Optimum Performance, 2003
Performance at the Whitechapel Gallery, London, documented as a single
channel video; colour, sound. 14 mins 35 secs.
Optimum Performance is a video documenting a performance piece of the same name created by the artist for the Whitechapel Gallery in London. Optimum Performance features an actor dressed as a businessman, who delivers a rousing but satirical motivational speech to the Whitechapel's gallery audience as if they are group of his own professional colleagues.
Focussing particularly on the example of the Underwood typewriter company, references to the Duchampian tradition can be sensed within the speech that point to the interchange between the use-value and art-value of manufactured objects appropriated as readymades, and their context between art and everyday life.
The piece has a self-reflexive core - a performance designed to enhance performance - but can be interpreted simultaneously as a functional tool designed to manipulate the abilities of the audience and as a subtle critique of the institutions and systems of the art world.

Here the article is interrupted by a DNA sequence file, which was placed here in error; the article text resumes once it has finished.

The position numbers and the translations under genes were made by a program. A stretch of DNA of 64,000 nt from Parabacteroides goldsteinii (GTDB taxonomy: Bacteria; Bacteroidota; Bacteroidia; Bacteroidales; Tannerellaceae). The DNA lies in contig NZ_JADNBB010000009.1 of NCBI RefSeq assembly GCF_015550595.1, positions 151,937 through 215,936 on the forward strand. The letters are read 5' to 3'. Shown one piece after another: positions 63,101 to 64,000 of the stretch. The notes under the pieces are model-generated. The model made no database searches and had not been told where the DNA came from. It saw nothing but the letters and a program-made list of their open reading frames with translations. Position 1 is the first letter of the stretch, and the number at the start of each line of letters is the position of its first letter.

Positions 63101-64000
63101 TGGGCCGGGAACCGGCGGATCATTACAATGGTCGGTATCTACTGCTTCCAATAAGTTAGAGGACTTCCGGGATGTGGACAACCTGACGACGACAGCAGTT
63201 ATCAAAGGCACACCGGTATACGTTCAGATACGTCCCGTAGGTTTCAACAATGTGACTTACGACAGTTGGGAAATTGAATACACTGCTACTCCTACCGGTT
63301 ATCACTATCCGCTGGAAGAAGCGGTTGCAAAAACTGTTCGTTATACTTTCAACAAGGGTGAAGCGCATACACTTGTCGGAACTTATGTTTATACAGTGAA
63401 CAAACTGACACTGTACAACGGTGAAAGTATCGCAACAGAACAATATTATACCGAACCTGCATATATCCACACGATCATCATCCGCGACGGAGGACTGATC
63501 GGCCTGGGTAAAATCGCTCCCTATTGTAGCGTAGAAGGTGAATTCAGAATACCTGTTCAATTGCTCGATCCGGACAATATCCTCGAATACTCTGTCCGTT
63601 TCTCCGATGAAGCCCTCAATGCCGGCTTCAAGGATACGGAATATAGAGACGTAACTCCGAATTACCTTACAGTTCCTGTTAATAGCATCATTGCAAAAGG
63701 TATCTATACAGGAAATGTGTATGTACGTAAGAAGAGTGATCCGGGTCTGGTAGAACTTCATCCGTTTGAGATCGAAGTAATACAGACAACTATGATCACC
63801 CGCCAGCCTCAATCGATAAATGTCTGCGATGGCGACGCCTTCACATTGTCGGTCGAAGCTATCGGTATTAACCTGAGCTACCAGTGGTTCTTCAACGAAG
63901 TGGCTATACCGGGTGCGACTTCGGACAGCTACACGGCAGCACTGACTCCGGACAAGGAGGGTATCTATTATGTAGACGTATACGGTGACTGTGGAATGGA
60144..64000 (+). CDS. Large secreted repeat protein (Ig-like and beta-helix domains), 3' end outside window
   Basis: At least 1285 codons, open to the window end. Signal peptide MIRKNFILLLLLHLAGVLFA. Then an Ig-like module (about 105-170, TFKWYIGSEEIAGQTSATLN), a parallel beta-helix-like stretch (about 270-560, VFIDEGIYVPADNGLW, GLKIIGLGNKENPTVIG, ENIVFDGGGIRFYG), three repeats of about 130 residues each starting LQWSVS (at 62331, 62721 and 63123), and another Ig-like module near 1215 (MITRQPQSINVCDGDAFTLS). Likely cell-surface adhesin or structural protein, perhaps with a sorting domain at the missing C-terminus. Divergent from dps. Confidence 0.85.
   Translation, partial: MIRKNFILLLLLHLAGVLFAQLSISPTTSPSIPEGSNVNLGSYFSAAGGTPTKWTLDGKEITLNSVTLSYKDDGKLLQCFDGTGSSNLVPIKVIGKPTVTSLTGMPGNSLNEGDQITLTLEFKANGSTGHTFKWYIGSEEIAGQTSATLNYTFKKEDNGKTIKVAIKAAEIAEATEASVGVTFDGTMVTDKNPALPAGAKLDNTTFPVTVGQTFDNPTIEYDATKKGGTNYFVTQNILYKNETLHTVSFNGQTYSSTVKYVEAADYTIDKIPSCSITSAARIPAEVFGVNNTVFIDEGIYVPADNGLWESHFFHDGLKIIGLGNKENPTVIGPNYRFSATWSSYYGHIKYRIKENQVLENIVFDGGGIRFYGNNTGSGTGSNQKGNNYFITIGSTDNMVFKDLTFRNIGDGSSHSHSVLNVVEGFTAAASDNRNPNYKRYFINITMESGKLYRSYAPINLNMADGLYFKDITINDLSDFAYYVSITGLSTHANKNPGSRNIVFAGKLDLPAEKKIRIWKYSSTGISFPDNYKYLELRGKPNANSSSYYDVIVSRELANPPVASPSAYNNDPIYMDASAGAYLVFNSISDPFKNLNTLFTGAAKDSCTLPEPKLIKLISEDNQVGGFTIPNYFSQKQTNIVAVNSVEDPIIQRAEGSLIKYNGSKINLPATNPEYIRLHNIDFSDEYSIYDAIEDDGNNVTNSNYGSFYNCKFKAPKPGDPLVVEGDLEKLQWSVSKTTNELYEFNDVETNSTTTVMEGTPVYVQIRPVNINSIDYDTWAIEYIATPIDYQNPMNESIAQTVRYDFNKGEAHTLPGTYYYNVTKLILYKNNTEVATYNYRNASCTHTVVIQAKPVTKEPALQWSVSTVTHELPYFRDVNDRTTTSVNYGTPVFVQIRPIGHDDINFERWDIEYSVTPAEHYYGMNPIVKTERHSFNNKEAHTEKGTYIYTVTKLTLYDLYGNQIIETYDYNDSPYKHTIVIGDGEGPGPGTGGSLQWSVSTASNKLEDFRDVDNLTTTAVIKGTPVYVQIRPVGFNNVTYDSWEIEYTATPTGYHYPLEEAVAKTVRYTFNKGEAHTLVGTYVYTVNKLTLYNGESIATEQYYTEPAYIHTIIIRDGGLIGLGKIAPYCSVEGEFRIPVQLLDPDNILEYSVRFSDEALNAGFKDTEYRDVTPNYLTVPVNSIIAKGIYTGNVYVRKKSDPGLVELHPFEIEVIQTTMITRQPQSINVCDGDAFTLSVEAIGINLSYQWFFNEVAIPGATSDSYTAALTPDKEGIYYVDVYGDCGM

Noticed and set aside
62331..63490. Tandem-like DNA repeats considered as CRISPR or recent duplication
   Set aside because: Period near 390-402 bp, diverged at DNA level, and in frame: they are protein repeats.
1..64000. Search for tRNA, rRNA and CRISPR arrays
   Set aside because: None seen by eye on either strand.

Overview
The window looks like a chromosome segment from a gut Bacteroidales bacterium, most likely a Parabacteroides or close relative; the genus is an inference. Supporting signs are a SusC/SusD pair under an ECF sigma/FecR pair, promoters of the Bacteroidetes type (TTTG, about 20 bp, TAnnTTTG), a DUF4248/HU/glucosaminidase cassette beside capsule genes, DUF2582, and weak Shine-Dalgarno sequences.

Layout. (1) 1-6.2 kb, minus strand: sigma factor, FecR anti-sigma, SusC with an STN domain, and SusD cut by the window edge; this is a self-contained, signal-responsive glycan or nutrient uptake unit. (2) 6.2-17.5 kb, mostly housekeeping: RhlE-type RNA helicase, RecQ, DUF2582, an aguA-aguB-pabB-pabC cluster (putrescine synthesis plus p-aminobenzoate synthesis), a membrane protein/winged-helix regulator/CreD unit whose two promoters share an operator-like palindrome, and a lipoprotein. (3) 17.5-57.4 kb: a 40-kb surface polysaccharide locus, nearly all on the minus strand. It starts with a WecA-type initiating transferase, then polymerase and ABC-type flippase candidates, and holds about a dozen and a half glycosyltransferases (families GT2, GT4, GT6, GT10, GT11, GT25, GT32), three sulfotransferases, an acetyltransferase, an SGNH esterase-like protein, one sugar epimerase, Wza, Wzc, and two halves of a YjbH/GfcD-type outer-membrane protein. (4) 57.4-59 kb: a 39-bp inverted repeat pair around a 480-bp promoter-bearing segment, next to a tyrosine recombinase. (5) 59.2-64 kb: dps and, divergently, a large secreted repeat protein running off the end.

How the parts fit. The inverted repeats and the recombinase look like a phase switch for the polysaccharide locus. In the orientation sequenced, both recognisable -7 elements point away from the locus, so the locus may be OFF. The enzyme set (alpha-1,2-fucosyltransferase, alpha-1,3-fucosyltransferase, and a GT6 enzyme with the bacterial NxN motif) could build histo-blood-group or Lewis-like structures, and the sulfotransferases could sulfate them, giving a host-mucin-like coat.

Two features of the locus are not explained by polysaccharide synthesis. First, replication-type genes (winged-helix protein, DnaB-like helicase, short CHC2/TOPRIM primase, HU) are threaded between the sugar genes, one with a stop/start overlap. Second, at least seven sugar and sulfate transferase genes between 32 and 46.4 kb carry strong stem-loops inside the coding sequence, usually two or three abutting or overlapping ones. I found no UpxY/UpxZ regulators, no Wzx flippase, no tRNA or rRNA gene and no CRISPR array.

Nothing Ventured, 2000 - 2001
Call centre, script written by the artist, direct-dial telephone connection,
telephone, desk, table, chair, cassette recorder and tapes, gallery
visitors, transcriptions of resulting conversations (ink on paper.)
The gallery contained a telephone on a desk. Picking up the receiver, the visitor was connected directly to a telephone call centre, which was hired by the artist to ‘represent’ her. From a script written by the artist, the call centre agents answered with the artist’s name and the title of the work, and then offered the caller limited generic information about the artist, such as information on her past work, her CV or reviews of past shows. The conversations were recorded and transcribed and form the documentation of the piece, which has subsequently been exhibited in its own right on a number of occasions. From the documentation it is evident that the temptation for the callers to break out of the generic monotony proved irresistible for both parties.
Nothing Ventured evidenced the conditions of consumer attention shared in the reception of contemporary art and the market outreach of a service-based or 'information' economy. (Excerpt of an essay by John Slyce)
The lecture by Carey Young will be taking place on Thursday July 13, at 20:00.